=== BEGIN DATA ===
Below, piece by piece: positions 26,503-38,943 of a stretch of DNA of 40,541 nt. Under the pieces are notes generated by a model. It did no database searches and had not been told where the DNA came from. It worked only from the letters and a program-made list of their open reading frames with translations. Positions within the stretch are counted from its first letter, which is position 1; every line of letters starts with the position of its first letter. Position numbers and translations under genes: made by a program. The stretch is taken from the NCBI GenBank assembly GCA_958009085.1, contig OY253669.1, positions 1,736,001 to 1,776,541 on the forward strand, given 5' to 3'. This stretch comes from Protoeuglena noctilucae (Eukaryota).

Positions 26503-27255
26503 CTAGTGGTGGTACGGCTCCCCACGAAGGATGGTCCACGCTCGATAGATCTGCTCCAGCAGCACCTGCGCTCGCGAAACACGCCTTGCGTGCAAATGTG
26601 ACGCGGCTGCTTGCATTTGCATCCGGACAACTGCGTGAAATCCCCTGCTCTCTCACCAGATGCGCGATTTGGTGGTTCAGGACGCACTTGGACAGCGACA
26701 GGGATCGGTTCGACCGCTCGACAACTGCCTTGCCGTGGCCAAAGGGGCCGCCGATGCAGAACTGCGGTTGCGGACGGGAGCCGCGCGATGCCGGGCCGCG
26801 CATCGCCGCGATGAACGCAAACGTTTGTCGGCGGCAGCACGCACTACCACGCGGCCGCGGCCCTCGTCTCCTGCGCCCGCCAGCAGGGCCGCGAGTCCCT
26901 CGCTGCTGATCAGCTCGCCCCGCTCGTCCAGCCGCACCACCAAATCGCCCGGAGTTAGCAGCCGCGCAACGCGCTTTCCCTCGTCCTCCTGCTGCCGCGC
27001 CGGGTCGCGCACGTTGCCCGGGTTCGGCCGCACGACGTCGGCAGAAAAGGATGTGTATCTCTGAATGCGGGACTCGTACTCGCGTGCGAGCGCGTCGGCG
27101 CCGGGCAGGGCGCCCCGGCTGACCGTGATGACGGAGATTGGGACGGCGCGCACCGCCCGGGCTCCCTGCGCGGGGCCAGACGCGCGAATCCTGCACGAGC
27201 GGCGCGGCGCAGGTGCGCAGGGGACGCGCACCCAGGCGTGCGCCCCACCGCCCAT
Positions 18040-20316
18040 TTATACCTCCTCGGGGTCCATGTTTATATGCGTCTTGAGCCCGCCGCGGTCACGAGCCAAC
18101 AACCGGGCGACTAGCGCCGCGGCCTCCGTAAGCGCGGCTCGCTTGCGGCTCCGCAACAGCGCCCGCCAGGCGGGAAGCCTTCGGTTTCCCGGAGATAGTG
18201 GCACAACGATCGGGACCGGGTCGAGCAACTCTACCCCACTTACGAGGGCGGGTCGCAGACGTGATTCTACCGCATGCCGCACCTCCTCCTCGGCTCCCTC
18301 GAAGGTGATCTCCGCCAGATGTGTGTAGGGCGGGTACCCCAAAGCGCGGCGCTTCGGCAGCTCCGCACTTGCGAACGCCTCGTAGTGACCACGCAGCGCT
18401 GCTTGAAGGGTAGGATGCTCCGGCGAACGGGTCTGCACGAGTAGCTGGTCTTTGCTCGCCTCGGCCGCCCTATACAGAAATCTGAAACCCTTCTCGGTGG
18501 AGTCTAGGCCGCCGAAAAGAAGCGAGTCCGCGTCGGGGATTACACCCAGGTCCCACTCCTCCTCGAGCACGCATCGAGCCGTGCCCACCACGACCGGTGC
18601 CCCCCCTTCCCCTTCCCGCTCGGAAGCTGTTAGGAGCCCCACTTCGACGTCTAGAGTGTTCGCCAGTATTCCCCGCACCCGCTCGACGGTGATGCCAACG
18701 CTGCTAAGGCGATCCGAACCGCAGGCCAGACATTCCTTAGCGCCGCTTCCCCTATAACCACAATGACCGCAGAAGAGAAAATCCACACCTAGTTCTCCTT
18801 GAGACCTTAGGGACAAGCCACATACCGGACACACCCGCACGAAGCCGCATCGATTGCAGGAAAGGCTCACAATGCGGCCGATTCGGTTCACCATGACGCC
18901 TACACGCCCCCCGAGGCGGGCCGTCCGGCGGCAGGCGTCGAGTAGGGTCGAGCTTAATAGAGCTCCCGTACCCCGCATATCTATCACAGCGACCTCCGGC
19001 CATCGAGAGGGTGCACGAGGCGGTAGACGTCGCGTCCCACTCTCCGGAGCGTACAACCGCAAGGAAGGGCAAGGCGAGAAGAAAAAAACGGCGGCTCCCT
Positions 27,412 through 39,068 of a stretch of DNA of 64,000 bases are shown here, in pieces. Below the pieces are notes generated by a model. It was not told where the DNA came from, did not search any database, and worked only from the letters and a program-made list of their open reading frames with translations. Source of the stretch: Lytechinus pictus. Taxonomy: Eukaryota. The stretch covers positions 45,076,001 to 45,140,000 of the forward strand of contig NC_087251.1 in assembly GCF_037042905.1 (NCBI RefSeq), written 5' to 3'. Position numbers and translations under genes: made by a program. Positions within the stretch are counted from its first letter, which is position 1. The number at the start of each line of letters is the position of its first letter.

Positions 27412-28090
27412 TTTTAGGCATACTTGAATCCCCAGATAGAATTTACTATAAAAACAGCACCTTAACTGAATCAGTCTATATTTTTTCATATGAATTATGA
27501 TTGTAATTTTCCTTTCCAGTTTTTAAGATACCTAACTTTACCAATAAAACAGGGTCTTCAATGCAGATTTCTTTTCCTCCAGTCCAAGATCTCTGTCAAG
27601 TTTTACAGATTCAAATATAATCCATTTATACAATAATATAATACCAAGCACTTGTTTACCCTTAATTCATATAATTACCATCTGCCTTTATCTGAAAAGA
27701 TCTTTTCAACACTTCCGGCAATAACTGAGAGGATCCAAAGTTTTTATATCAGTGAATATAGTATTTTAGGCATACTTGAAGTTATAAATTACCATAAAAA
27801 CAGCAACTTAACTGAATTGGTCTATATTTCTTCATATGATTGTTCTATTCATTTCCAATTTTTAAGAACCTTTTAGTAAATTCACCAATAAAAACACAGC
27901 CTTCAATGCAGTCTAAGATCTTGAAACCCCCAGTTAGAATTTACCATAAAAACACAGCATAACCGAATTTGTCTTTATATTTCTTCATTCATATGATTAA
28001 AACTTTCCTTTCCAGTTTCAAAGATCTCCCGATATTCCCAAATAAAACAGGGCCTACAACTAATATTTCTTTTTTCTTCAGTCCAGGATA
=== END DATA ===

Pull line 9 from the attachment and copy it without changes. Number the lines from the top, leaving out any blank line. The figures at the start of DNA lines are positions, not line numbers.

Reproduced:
27101 CCGGGCAGGGCGCCCCGGCTGACCGTGATGACGGAGATTGGGACGGCGCGCACCGCCCGGGCTCCCTGCGCGGGGCCAGACGCGCGAATCCTGCACGAGC